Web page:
# If $a$ and $b$ are positive integers and $4ab-1 \mid 4a^2-1$ then $a=b$.

Prove that if $a$ and $b$ are positive integers and $$(4ab-1) \mid (4a^2-1)$$ then $a=b$.

I am stuck with question, no idea. Is there any way to prove this using Polynomial Division Algorithm? Would appreciate any help.

• This actually holds even with the weaker assumption that $4ab - 1 \mid (4a^2 - 1)^2$. – George V. Williams Apr 15 '15 at 19:48
• I added a generalization to my answer which makes it crystal clear how this is nothing but the uniqueness of inverses. – Bill Dubuque Apr 15 '15 at 22:02

Note that $4ab\equiv 1\pmod {4ab-1}$ and if $4ab-1\mid 4a^2-1$ then $4a^2\equiv 1\pmod{4ab-1}$. So $$b\equiv (4a^2)b=a(4ab) \equiv a\pmod{4ab-1}.$$

Is that possible if $a\neq b$?

Without using modular arithmetic, you can write this as:

$$a-b = b(4a^2-1)-a(4ab-1)$$

So $4ab-1\mid a-b$.

• The proof is just a special case of the uniqueness of inverses - see my answer. – Bill Dubuque Apr 15 '15 at 20:01
• Well, yes, but you still arrive at $4ab-1\mid a-b$. @BillDubuque – Thomas Andrews Apr 15 '15 at 20:05
• The point is that viewing it this way makes everything obvious, even the requisite inequality (omitted in your answer). I expanded my remark to emphasize this - giving the natural generalization of the OP's theorem. Hopefully that makes my point clearer. – Bill Dubuque Apr 15 '15 at 21:57

Clearly, $a \geq b$, since we need $4a^2-1 \geq 4ab-1$. We have $$\dfrac{4a^2-1}{4ab-1} = k \in \mathbb{Z}$$ Hence, $$k = \dfrac{4a^2-1}{4ab-1} = \dfrac{4a^2-4ab+4ab-1}{4ab-1} = 1 + \dfrac{4b(a-b)}{4ab-1}$$ Now note that $\gcd(4ab-1,4b)=1$, since $(4b)a - (4ab-1) = 1$. Hence, $4ab-1$ divides $a-b$. However $0 \leq a-b < 4ab-1$. Hence, $a-b=0 \implies a=b$.

Note $\,\ {\rm mod}\,\ 4ab\!-\!1\!:\,\ \overbrace{(4a)\color{#c00}a\equiv 1\equiv(4a)\color{#c00}b}^{\ \ \ \large \color{#c00}a\, \equiv\, (4a)^{-1}\equiv\,\color{#c00} b}\,\Rightarrow\, \color{#c00}{a\equiv b}\$ by uniqueness of inverses (of $\,4a\,$ here)

Remark $\$ For completeness, here is the standard proof of uniqueness of inverses:

$$\ ca\equiv 1\equiv cb \,\Rightarrow\, a\equiv a(cb)\equiv (ac)b\equiv b\quad\ \$$

The OP Theorem becomes obvious when expressed in this general form, amounting simply to the uniqueness of inverses mod $\,n\,$ within the standard rep system $\,\{0,1,\ldots,n\!-\!1\},\,$ namely

Theorem $\$ If $\, \color{#0a0}{a< bc}\,$ and $\, bc\!-\!1\mid ac\!-\!1\$ then $\ a = b,\$ for integers $\,a,b,c > 0$

Proof $\ \ {\rm mod}\,\ n\!=\!bc\!-\!1\!:\,\ bc\equiv 1\equiv ac\,\Rightarrow\, a\equiv c^{-1}\!\equiv b.\$ $\,bc\!-\!1\mid ac\!-\!1\,\Rightarrow\, b\le a \le \color{#0a0}{bc\!-\!2}\,$ (by $\,b\not\equiv 0).\,$ So $\,a\equiv b\pmod{n}\,$ and $\,a,b\in \{0,1,\ldots,\color{#0a0}{n\!-\!1}\}\Rightarrow\, a=b\,$ (else $\,n\,$ divides the smaller natural $\,a\!-\!b> 0,\,$ contradiction). $\ \$ QED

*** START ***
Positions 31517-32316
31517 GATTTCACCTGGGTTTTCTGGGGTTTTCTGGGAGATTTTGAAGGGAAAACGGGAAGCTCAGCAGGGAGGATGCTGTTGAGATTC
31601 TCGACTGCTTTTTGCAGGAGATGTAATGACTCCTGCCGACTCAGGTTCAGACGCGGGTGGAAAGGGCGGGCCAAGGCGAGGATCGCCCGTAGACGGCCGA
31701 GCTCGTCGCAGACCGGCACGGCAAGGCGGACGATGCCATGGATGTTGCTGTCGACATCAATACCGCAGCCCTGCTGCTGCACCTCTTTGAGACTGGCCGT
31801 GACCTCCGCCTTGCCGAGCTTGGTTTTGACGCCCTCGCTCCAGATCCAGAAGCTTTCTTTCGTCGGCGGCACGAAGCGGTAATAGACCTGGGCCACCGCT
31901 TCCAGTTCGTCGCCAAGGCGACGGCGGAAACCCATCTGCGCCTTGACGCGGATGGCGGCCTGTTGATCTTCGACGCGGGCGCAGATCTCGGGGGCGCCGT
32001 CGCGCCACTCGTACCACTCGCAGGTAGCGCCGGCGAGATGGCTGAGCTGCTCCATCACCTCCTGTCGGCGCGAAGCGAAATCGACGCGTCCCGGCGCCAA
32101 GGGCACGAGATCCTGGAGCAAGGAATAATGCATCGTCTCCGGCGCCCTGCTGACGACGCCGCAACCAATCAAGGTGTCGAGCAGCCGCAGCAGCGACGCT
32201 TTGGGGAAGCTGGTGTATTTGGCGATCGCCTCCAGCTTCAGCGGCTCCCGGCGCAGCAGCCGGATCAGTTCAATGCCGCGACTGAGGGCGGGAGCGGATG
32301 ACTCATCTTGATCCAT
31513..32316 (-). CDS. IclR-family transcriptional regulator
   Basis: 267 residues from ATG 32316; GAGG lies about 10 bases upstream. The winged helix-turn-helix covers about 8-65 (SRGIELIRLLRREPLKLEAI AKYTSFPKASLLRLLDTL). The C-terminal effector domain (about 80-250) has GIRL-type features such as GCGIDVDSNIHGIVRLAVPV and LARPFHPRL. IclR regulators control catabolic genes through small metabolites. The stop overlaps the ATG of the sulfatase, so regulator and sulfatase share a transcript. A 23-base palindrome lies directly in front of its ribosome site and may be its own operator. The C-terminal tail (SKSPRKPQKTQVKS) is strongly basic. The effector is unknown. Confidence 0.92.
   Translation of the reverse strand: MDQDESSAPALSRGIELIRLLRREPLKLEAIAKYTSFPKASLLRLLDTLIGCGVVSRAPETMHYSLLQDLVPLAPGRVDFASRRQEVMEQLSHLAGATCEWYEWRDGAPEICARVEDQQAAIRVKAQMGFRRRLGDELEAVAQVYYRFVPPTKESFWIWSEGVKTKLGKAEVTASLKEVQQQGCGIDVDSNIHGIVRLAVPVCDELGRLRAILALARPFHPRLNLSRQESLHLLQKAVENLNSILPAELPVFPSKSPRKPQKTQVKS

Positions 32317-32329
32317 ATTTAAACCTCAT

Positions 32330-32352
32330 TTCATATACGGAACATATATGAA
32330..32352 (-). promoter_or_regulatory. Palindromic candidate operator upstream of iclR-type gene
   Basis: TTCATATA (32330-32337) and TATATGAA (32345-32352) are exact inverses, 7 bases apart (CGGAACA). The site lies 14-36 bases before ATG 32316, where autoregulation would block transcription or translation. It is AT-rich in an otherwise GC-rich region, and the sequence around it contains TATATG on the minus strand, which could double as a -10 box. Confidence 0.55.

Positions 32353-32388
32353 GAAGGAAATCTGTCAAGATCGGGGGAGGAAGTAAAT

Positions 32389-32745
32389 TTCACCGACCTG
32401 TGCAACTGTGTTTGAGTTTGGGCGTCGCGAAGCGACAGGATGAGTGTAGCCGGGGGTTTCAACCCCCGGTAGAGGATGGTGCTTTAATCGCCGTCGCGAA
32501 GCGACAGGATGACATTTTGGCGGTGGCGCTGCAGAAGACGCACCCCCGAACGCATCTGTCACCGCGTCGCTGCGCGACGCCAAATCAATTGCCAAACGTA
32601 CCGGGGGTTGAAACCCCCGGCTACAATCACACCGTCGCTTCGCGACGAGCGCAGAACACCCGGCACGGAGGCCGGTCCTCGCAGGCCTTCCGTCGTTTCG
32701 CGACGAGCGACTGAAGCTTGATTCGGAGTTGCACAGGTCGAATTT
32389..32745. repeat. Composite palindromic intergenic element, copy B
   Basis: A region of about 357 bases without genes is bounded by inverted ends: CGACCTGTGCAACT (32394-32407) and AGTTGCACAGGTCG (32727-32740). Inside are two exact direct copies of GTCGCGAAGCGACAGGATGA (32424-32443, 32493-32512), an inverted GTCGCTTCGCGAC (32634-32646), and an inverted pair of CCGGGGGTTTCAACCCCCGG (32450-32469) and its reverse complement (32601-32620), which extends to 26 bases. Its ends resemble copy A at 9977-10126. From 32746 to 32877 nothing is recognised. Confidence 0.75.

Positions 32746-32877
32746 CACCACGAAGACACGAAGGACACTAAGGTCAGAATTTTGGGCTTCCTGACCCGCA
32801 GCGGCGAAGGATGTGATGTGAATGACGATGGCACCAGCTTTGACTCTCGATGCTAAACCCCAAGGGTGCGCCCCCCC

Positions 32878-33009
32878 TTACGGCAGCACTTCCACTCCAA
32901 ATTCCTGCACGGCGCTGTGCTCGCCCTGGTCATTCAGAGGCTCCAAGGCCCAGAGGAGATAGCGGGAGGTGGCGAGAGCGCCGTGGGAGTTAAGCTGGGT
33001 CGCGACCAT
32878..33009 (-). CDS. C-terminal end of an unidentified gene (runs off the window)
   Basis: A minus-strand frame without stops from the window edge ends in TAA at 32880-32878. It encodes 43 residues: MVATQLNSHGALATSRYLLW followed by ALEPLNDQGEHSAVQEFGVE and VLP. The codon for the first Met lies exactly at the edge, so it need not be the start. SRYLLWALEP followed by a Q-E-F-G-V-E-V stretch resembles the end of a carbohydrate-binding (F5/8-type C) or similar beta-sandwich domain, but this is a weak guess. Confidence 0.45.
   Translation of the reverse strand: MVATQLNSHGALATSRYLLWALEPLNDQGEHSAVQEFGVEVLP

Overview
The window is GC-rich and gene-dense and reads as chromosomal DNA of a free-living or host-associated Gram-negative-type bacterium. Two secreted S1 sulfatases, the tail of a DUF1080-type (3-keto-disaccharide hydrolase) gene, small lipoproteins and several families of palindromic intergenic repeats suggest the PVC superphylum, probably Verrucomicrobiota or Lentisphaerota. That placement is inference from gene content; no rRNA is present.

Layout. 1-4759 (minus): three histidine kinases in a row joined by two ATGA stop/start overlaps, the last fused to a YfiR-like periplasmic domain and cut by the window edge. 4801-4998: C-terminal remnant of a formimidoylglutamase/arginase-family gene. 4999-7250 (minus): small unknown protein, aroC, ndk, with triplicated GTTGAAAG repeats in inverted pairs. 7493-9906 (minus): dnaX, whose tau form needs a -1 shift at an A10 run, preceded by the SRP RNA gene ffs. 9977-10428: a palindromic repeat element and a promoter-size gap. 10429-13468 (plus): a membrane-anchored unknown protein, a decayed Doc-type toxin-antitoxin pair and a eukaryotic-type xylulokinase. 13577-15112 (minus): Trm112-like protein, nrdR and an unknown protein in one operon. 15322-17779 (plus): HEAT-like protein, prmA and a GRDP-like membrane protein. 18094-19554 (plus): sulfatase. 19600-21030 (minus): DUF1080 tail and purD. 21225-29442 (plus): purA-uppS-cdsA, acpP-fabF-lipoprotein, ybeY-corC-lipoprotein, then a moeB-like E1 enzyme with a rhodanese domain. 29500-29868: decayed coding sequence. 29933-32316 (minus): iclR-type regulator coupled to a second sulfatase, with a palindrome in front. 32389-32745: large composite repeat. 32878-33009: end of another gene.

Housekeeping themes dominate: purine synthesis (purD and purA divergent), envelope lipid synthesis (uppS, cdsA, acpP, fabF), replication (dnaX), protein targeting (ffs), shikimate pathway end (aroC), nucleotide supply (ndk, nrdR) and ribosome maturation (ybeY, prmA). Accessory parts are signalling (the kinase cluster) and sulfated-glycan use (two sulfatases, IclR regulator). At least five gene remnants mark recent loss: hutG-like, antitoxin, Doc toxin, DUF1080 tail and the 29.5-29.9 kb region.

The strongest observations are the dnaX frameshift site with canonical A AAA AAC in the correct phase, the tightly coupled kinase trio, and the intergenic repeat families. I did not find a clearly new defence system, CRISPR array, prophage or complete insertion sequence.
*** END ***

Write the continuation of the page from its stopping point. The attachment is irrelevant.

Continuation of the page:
The OP is the special case $\ c = 4a,\$ where $\ a < 4ab = bc,\,$ so the Theorem applies.

Note how translating the theorem into the language of congruences has simplified it so much that we immediately recognize it as a special case of a well-known result about uniqueness of inverses. This is yet another example of a ubiquitous principle that I frequently emphasize here, namely uniqueness theorems provide powerful tools for proving equalities.

Note that any integer $m \ge 2$ will do, instead of 4.

For example, take Thomas Andrew's solution, and put $m$ for $4$ everywhere:

Note that $mab\equiv 1\pmod {mab-1}$ and if $mab-1\mid ma^2-1$ then $ma^2\equiv 1\pmod{mab-1}$. So $$b\equiv (ma^2)b=a(mab) \equiv a\pmod{mab-1}.$$

Is that possible if $a\neq b$?

Without using modular arithmetic, you can write this as:

$$a-b = b(ma^2-1)-a(mab-1)$$

So $mab-1\mid a-b$.

My note:

To show that $mab-1 > a-b$ for $m \ge 2$, $ab-a+b-1 =(a+1)(b-1) \ge 0$.

Note that if $m=b=1$, then $mab-1 = a-1$.

• Yes: $\ (ma)a\equiv 1\equiv (ma)b\,\Rightarrow\, a\equiv (ma)^{-1}\equiv b\,$ by uniqueness of inverses, see my answer. To get the general result replace $\,ma\,$ by $\,c\,$ above. – Bill Dubuque Apr 15 '15 at 20:23
• Update: even the inequality has a natural interpretation when viewed from this standpoint: it is simply what's needed for the inverses to lie in the standard rep range. So the theorem is precisely equivalent to the uniqueness of inverses in the standard rep range, except the congruence language has been removed, being replaced by equivalent divisibility language, which obscures the essence of the matter: inverse unqueness (and it is further obfuscated by choice of a specific modulus). See the edit to my remark.for details. – Bill Dubuque Apr 16 '15 at 0:01